How To Move From Stuck To Unstoppable In Four Steps

So often it seems that we want to work easily at work worth doing. We want our work to be helpful and respected, but we do not want to struggle through our work. We want our stomachs to be flat and our arms to be strong, but we do not want to grind through another workout. We want the final result, but not the failed attempts that precede it. We want the gold, but not the grind.
— James Clear
How To Move From Stuck To Unstoppable In Four Steps

There's a near 100 percent chance that whoever you are, you're not living the exact life you'd like. And I'd like to tell you, that's not only okay, but it's precisely where you need to be to figure out what you want to do with the next stage of your life. Heralded as one of the greatest rappers of this generation, you'd think J Cole would have a sense of comfort and contentment. Yet J Cole feels like he's constantly in a state of flux. The chase to remain relevant in an industry ripe with archaic rules of engagement is a good ol' game of cat and mouse that I'm sure you can relate to.

There's a guilt associated with not knowing what you want to do or feeling like you're in a rut, because it gives you that sinking feeling that you're stuck with the cards you were dealt. You're conditioned to seeing and believing that there are a set of rules (in nearly every walk of life) that are etched in stone and carry the same weight as a tablet brought forth from the heavens by Moses.

Want to have a seat amongst the successful? Follow the rules with absolute blind faith and you too shall be rewarded. But really, where does that leave you?

You start questioning your own sense of worth, talent and ability as you compare yourself against others who are scrambling for an opportunity to hit the dream roll in a game of snakes and ladders. Hoping the next move lets them scurry up the ladder and leave you in their dust. There's often no rhyme or reason as to why some people move up the ladder and others move a spot at a time. What makes each of these moments more painful than the last is the vomit-inducing feeling that this pain will last forever.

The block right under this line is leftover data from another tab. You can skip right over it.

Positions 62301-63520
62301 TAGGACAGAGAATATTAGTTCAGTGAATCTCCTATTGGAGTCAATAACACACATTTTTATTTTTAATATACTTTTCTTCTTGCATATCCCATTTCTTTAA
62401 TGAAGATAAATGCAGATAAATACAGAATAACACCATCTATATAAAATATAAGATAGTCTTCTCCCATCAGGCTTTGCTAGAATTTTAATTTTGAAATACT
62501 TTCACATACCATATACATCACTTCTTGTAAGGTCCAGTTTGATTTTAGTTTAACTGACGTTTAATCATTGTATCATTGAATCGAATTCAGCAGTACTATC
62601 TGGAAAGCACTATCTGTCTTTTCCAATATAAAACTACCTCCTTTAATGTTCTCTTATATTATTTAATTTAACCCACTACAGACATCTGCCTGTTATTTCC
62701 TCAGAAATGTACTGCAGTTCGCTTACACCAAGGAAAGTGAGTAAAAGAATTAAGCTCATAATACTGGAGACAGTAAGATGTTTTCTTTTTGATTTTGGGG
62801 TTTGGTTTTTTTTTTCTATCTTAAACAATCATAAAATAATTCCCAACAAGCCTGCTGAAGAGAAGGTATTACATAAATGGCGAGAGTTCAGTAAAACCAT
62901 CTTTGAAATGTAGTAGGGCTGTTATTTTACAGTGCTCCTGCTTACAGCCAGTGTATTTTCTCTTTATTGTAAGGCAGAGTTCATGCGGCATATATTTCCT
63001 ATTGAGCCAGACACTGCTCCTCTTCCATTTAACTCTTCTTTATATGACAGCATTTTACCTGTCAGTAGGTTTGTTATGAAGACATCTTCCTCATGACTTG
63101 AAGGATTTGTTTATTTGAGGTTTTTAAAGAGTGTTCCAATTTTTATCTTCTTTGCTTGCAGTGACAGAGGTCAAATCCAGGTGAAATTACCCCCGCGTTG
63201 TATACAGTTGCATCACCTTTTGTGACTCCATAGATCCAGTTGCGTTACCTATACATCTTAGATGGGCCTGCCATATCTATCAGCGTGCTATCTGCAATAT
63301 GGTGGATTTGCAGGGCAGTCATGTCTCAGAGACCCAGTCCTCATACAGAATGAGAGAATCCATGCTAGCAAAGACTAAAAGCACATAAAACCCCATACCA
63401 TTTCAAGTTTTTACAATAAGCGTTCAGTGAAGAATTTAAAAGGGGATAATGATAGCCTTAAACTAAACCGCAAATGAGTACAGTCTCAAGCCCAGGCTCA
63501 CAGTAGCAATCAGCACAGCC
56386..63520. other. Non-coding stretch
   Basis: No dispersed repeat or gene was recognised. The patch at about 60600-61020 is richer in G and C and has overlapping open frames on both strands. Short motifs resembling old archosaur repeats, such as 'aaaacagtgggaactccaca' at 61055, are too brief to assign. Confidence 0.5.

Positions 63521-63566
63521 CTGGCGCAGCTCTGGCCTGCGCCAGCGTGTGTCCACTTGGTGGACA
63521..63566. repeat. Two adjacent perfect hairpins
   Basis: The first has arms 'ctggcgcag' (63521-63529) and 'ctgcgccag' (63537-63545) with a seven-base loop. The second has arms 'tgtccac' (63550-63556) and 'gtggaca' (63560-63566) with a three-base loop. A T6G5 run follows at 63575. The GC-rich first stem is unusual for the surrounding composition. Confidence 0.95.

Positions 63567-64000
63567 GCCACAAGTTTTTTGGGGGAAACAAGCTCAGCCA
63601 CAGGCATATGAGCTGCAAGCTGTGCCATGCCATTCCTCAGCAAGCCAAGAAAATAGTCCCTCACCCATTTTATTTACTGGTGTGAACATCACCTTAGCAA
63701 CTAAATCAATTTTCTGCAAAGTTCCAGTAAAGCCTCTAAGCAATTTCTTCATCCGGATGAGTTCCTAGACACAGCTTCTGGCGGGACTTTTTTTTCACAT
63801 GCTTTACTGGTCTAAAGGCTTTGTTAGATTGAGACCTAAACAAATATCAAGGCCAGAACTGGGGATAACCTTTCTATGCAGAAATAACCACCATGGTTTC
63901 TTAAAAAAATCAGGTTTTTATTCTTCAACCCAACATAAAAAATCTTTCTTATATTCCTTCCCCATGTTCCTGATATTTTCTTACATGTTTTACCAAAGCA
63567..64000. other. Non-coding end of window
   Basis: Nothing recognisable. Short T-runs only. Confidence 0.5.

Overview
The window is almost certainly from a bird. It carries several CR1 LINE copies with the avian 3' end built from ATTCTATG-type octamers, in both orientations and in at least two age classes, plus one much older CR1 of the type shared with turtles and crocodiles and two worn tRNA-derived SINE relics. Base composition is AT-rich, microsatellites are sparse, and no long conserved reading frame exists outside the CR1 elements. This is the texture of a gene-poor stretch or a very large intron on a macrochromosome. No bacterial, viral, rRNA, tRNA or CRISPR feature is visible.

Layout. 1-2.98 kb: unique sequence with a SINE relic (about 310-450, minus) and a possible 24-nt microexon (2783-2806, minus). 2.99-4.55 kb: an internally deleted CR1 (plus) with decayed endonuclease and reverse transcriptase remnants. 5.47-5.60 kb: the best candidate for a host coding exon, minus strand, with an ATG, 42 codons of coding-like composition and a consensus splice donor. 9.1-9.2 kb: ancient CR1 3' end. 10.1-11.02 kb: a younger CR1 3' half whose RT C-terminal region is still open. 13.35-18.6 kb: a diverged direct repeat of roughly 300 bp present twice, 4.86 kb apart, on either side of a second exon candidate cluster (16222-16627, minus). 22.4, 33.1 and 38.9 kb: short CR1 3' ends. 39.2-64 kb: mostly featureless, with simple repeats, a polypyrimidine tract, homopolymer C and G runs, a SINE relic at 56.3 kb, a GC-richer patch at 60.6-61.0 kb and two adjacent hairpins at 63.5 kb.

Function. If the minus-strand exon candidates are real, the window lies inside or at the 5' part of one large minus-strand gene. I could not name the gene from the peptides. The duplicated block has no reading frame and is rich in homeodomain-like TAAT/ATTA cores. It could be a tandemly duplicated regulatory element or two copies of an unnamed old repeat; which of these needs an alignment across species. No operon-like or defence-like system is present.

Sasha Dichter, CIO of Acumen – a company that tackles poverty by investing in sustainable businesses, leaders and ideas – is one of those innovators who cast aside the rules and made his own playbook. He introduced me to The Forever Problem, the feeling that whatever is happening to us right at this moment is real, true, and permanent. As he describes it, "The Forever Problem often stands in the way of changes we want to make in our lives. Nearly all worthwhile change starts with discomfort, and we mistake temporary hardship – a jolt of fear, a sense of clumsiness when we try a new approach, a bit of shame when the new thing doesn’t quite work – for something permanent. We over-ascribe meaning to these missteps, thinking they represent something other than 'this moment, right now, which is fleeting,' and we ultimately give up."

In an intimate interview with GQ, writer Allison Davis paints an enlightening portrayal of how artist J Cole continually has to reinvent himself to escape the forever problem. J Cole early in his career "tried stardom the conventional way, retreated, retooled, and then achieved real success by trying it again." These moments could easily be chalked up as failures or missteps. But they also give us the opportunity to see life from a new perspective. Treat these moments like rumble strips on a highway. They're simply signalling you to pull yourself back in line with what matters most to you.

As J Cole sees it, "I've reached a point in my life, where I'm like, how long am I gonna be doing this for? I'm starting to realize like, oh shit - let's say I stopped this year. I would feel like I missed out on certain experiences, you know? Working with certain artists, being more collaborative, making friends out of peers, making certain memories that I feel like if I don't I'm gonna regret it one day." He saw what comes from stepping out of your comfort zone, memories created from experiences worth remembering.

At any point, you can toss your cards and choose a new hand based on where you're at in your life. As much as it feels like it, you're not stuck in a forever problem, your thinking is.

Step 1 - The Shuffle

The first thing to do is to give yourself some space to breathe. Be compassionate with the fact that there's probably an element of pain with what you're wanting to leave behind. Be it a crappy relationship, a job you're sick of doing or coming to grips with the realization that you're having a bit of a mid-life crisis. Like your Uncle Terry who left his job to invest his inheritance in what he describes as an untapped gold mine, cat walking for busy professionals.